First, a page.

One of my favorite discipline tactics for younger children is what we call the “repenting bench.” It’s another wing-dinger awesome idea from my parents.

Antique repenting bench for kids to sit on and resolve fights

They bought this bench at an old church for sale in England when we were young and put it prominently in our kitchen. Whenever we got in a fight we had to sit there with the person we were “tangling” with. Because, in my mother’s words: “it takes two to tangle.”

Back when I was young, we called it the “fighting bench.” But when my parents joined the bandwagon of “positive parenting” they changed the name to the “repenting bench.” Ha!

The Rules of the Repenting Bench

Growing up, when we got in fights we had to sit on the repenting bench.


And we stayed there until we could…

1. Take Ownership

We had to sit there until we took ownership of what WE did wrong. Oh how we itched to just rattle off all the bad things our “bench partner” did, but that wasn’t the deal. We had to fess up and take responsibility for what we personally did to perpetuate the fight.

2. Apologize

We told each other we were sorry.

3. Give Each Other a Hug

I know, I know: that may sound like cruel and unusual punishment to have to hug a sibling when you still have hot tears smudging your face, and you are hurt. But by the time we had gone through what we did wrong and said we were sorry, the hugging part didn’t seem so bad.

I’m telling you, there is something about learning to work something out together that does wonders for relationships. It’s miraculous. And it’s ok if it takes a long time. Time is one thing most (younger) kids have.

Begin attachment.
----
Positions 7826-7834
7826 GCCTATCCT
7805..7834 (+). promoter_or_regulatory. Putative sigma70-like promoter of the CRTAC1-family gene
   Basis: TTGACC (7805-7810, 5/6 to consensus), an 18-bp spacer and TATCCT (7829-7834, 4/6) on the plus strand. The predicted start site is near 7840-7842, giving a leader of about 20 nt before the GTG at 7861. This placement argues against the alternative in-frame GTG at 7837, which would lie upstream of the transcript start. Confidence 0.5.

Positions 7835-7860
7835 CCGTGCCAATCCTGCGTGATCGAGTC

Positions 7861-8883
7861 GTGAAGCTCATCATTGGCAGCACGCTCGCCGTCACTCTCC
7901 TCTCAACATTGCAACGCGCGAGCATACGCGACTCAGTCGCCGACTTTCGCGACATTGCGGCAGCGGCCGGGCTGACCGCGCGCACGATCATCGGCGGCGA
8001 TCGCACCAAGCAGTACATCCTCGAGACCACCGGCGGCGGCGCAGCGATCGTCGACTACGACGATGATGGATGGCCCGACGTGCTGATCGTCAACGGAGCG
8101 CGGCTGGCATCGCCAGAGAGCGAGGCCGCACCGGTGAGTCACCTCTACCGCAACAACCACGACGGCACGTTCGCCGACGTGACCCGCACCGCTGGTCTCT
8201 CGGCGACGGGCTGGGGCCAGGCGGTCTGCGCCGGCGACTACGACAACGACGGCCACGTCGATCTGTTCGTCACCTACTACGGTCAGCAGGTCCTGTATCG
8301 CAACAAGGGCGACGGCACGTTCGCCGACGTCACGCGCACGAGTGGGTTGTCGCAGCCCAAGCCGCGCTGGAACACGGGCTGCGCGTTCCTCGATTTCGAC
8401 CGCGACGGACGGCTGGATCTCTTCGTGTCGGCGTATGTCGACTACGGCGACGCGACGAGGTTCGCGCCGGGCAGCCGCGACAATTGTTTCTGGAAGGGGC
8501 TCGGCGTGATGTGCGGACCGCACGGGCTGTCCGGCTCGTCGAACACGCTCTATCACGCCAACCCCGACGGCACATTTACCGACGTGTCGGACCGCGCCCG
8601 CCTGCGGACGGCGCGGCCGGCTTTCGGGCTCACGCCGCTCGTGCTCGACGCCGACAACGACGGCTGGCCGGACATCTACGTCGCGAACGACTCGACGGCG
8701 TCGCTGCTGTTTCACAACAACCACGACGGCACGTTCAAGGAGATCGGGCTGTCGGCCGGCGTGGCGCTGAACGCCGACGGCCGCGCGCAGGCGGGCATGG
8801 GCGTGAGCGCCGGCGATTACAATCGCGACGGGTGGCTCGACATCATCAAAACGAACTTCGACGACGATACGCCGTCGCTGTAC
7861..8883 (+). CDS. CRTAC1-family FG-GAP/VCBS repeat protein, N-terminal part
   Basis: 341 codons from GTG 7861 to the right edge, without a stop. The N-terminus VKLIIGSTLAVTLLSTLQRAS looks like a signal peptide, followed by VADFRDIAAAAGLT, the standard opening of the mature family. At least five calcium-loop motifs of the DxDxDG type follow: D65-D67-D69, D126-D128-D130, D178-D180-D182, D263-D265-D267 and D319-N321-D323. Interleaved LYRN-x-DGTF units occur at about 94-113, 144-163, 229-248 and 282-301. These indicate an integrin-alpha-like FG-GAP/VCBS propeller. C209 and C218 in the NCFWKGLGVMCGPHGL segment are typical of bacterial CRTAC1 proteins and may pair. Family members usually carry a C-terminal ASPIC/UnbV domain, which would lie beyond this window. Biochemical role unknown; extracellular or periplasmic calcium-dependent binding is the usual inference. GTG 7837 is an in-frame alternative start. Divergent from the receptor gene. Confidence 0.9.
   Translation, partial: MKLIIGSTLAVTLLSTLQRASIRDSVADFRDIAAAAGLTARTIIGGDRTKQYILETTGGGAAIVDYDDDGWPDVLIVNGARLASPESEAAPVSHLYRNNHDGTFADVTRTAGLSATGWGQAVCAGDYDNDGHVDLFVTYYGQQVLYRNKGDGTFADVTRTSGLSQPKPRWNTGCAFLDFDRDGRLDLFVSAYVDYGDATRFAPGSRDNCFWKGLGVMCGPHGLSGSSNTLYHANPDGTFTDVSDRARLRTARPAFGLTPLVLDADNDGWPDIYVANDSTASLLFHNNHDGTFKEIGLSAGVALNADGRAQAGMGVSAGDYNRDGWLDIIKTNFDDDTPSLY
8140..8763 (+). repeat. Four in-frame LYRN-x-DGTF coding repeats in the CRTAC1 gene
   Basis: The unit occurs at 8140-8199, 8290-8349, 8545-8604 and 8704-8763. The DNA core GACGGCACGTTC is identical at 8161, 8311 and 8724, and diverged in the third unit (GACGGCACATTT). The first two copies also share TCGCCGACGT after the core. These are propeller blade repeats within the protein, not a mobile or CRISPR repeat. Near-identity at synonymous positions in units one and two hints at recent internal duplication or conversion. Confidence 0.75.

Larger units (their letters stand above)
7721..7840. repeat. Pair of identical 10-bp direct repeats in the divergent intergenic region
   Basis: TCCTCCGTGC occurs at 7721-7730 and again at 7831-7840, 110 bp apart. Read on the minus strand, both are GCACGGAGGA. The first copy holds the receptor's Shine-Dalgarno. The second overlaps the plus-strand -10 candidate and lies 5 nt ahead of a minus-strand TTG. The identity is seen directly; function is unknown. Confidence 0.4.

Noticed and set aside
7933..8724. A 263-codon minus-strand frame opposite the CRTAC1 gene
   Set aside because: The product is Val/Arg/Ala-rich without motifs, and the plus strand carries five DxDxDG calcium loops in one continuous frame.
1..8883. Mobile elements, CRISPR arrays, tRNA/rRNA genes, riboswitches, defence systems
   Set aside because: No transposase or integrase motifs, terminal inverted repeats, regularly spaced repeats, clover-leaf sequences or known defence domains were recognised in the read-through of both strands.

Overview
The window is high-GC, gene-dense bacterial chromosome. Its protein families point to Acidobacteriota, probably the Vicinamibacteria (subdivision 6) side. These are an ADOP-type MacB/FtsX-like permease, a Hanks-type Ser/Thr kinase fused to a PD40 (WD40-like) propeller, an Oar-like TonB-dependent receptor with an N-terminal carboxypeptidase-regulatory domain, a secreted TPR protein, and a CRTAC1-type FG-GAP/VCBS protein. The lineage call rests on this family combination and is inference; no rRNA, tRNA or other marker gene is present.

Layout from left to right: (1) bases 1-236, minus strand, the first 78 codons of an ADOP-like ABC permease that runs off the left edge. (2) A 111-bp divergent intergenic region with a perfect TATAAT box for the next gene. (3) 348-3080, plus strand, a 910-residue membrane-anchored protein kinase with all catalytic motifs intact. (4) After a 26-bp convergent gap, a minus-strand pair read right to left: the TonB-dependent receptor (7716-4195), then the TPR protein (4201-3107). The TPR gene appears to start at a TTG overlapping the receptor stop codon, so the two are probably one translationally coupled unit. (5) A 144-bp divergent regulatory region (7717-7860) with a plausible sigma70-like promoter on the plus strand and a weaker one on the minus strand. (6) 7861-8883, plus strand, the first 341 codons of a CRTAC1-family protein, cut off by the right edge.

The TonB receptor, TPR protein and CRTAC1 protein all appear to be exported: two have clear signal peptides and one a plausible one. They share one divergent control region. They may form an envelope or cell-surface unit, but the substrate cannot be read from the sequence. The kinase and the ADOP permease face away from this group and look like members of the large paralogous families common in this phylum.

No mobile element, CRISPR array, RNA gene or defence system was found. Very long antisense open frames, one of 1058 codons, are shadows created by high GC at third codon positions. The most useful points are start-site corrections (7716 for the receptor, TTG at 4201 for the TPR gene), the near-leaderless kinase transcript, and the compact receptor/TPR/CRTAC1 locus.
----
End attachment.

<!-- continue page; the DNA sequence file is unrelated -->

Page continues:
I swear this practice helped us all become the great friends we are. It helped us take ownership of our actions and helped us bond together. Not only did it help us with our sibling relationships, but it’s helped us with other relationships in life as well. There is something about having to work to find that humility when you disagree that has so much power in communication.

find your own repenting bench

Of course, this idea does not have to have an actual antique church pew to work. We are not the proud owners of an antique bench from England in our family. However, we have found that sitting on a stair works just as well, or on the couch, whatever works!

It’s a beautiful thing.

Give it a try and let me know how it goes.


As always, one of the best parenting tips is to lead by example. Whenever our parents were in a fight, they would come out in the kitchen and apologize to each other in front of us. I loved it. Sometimes my Dad would even dip my mom down for a kiss, if he was the guilty one. Somehow it made me feel safe.

They would take time to really listen to us. Which in turn I think helped us to listen to each other.

Oh they weren’t perfect, but I think they did a pretty great job. Be sure to check out the podcast on sibling relationships for more tips. Also, I think the one on “How to Control Your Kids” (that title is tongue in cheek just in case you’re worried…) talks about the repenting bench too!

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  1. I am totally going to do this! We have really been struggling with one particular child who refuses to take ownership of any wrong-doing. This post is literally an answer to prayer!

  2. Shawni-while looking for items for my home, I came across a cork globe and immediately thought of you and your family-especially Grace. You can mark all of the places you've traveled on a cute little globe. Perhaps you already do this on a map or other similar way, but I still wanted to share it with you. Here's the link:

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